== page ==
Coho Salmon and the MALT-Protected Ranches of West Marin
By Peter Fugazzotto,
July 31, 2019
MALT was founded by a rancher and a conservationist, united in their shared desire to protect the farmland of West Marin. Nearly forty years after Ellen Straus and Phyllis Faber began this journey, the Marin Agricultural Land Trust continues to honor their commitment to both agriculture and the environment.
A strong example of this commitment is MALT’s ongoing work with ranchers to protect habitat for one of our region’s most endangered species: Central California Coast coho salmon.
Endangered Coho Salmon in Marin
If you’ve ever pulled over along Sir Francis Drake Boulevard near Samuel P. Taylor Park toward the end of the year and peered into Lagunitas Creek, you may have witnessed a flash of red and silver beneath the surface, a sign of coho salmon navigating the storm flows upstream to spawn (mate and lay their eggs in nests).
Classified as endangered by the federal government in 2005, the population of Central California Coast coho salmon has plummeted from historic numbers — largely due to the destruction and loss of their habitat. Every year, about 5,000 native coho spawn along the Central Coast, a 94% decline from estimated numbers from the 1940s. With a population this low, scientists warn that this species is teetering on the brink of extinction.
Central California Coast coho salmon habitat extends from Humboldt to Santa Cruz counties. Here in Marin, the Tomales Bay Watershed — which includes Lagunitas and Walker Creeks — provides important spawning grounds.
The Coho Salmon Project on Walker Creek
MALT, through our land conservation efforts and ongoing Stewardship Assistance Program (SAP), works with ranchers and farmers to improve salmonid habitat and collaborates on strategic conservation efforts.
One example of this is the Coho Broodstock program. Through this program, native salmon are raised in captivity and released into the wild, which helps restore coho populations. MALT stewardship staff participate in this program by coordinating with private landowners to release fish into Walker Creek.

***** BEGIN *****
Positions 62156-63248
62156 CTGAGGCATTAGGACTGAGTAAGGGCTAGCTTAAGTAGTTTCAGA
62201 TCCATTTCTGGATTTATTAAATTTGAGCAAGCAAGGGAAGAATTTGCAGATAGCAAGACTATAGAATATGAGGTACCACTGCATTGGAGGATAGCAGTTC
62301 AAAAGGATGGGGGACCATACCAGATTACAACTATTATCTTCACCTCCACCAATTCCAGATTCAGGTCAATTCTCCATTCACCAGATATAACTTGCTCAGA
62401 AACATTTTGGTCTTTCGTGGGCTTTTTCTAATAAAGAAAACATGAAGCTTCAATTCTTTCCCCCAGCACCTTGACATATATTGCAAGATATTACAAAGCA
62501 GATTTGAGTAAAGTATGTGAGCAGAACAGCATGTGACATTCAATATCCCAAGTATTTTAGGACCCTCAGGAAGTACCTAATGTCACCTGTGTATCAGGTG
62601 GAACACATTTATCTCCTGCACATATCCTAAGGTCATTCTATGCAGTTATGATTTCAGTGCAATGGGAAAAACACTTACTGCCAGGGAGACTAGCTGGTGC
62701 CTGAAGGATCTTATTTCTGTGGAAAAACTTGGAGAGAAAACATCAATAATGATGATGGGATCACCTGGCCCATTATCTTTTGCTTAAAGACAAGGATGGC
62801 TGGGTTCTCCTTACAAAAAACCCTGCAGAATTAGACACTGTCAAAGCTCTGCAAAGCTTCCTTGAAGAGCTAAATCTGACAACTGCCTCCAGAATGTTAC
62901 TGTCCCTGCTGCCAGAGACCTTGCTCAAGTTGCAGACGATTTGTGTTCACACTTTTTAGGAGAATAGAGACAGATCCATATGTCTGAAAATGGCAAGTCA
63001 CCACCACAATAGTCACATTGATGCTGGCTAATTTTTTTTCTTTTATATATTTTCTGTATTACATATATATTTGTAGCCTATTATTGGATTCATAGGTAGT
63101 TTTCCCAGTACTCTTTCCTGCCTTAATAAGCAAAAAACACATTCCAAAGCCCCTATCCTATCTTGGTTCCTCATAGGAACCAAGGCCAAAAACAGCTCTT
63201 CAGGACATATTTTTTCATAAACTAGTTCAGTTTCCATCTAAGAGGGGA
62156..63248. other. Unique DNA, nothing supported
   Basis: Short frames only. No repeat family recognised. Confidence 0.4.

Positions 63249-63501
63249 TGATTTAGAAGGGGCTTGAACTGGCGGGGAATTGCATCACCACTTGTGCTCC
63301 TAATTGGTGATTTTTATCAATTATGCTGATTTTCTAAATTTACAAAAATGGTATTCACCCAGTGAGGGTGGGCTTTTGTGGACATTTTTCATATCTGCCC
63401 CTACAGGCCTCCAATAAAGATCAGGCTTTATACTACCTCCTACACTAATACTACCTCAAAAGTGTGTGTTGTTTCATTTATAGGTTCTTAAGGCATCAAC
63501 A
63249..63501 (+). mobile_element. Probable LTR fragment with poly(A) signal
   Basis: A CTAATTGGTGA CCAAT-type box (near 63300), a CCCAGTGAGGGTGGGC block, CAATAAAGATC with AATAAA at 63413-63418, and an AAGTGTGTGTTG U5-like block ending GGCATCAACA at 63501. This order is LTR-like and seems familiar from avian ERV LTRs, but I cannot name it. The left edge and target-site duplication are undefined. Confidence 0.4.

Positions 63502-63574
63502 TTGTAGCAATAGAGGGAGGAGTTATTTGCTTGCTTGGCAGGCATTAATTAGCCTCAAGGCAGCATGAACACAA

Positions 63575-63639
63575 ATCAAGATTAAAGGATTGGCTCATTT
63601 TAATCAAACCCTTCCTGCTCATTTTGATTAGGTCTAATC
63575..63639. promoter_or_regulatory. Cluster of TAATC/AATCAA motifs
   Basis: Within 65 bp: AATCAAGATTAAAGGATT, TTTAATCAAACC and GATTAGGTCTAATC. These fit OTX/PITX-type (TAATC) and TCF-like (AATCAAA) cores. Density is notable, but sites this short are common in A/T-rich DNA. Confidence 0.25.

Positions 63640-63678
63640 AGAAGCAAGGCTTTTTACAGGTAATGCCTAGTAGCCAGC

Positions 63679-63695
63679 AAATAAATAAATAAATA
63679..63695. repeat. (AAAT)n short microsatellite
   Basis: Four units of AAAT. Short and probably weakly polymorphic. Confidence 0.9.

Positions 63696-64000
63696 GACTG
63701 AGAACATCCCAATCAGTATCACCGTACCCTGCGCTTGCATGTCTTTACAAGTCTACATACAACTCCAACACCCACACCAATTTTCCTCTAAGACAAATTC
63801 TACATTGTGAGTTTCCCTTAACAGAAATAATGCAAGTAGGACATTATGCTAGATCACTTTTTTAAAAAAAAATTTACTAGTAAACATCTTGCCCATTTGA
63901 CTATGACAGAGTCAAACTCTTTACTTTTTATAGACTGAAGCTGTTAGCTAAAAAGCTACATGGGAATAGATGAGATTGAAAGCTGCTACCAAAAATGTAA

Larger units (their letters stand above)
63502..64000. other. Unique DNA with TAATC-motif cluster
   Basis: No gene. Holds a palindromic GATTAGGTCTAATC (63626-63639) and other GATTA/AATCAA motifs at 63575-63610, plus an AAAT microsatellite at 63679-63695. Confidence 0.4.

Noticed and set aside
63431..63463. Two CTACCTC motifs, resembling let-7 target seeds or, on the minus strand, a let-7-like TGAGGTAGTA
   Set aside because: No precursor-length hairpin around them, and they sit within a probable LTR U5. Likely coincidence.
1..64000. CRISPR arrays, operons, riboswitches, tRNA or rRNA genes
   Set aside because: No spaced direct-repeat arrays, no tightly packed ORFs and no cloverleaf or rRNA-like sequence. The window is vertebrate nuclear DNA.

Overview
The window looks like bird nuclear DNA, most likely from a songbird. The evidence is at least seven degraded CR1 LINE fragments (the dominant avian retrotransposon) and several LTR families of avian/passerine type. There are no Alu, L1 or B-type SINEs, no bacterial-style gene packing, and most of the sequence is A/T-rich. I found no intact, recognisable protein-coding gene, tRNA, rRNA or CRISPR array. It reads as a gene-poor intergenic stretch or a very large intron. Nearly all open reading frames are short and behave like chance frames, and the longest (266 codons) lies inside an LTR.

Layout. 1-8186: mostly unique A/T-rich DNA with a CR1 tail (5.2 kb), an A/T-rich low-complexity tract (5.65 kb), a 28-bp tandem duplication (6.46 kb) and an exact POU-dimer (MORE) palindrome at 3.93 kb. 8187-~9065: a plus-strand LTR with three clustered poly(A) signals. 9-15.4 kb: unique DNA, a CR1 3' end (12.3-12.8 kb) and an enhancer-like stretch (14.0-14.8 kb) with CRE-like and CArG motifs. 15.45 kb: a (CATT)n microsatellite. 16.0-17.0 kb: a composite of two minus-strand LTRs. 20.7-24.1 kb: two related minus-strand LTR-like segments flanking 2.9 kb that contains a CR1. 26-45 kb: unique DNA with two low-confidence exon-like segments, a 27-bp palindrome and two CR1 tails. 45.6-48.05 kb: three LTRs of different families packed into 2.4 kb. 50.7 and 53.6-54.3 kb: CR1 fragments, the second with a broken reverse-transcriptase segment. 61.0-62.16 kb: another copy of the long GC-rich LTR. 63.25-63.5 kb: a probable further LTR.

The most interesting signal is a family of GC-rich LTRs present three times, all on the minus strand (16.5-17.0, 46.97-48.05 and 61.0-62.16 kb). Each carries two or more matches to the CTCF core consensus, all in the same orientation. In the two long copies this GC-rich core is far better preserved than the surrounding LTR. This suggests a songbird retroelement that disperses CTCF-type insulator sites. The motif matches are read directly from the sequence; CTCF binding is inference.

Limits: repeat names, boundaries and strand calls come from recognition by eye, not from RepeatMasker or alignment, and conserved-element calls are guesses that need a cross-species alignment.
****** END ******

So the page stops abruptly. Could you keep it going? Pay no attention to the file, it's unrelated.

Walker Creek is a 76-square mile stream system located in northern Marin County that flows directly into the Tomales Bay Watershed.
In the early 1900s, abundant coho salmon returned every year to spawn and mature in Walker Creek. By the 1970s only a handful of coho were left in this watershed and reports indicated that the creek was degraded.
In October of 2013, MALT helped facilitate surveys in Walker Creek. During these surveys, 137 juvenile coho were spotted in its pools — the first time since 2008 that juveniles had been sighted there!
This discovery supported the idea that Walker Creek could provide viable habitat for coho.
In December of 2017, the California Department of Fish and Wildlife (CDFW) was searching for locations in Walker Creek to release coho salmon as part of the Coho Broodstock program.
At that time, MALT had protected close to 80 farms and ranches on approximately 47,000 acres. Because MALT has established, trusting relationships with MALT landowners and an intimate knowledge of the landscape, we were in a position to help secure a location.
MALT’s Stewardship staff approached a ranch owner who generously agreed to allow MALT, CDFW, MMWD and the Marin Resource Conservation District (MRCD) to access his property. As a result, we successfully released 100 adult coho salmon into Walker Creek.
We’re proud to have been partners in this effort.
Watch the Video Showcasing our Walker Creek Coho Salmon Release
MALT’s Continuing Role in Protecting Coho Salmon
In addition to helping release of salmon into the wild, many of MALT’s SAP projects improve salmonid habitat and/or water quality which are critical to the long-term recovery of the species.
These projects include:
- Wildlife-friendly fencing to protect creeks in the wet season
- Streambank stabilization
- Gully restoration
- Erosion and sediment reduction
- Nutrient and manure management on dairies
- Water use efficiency
- Alternative (off-stream) water sourcing and storage
Thank you to all the MALT supporters that make this work — and so much more — possible. We cannot do it without you.
Together, we can continue to honor our vision of protecting farmland and the environment.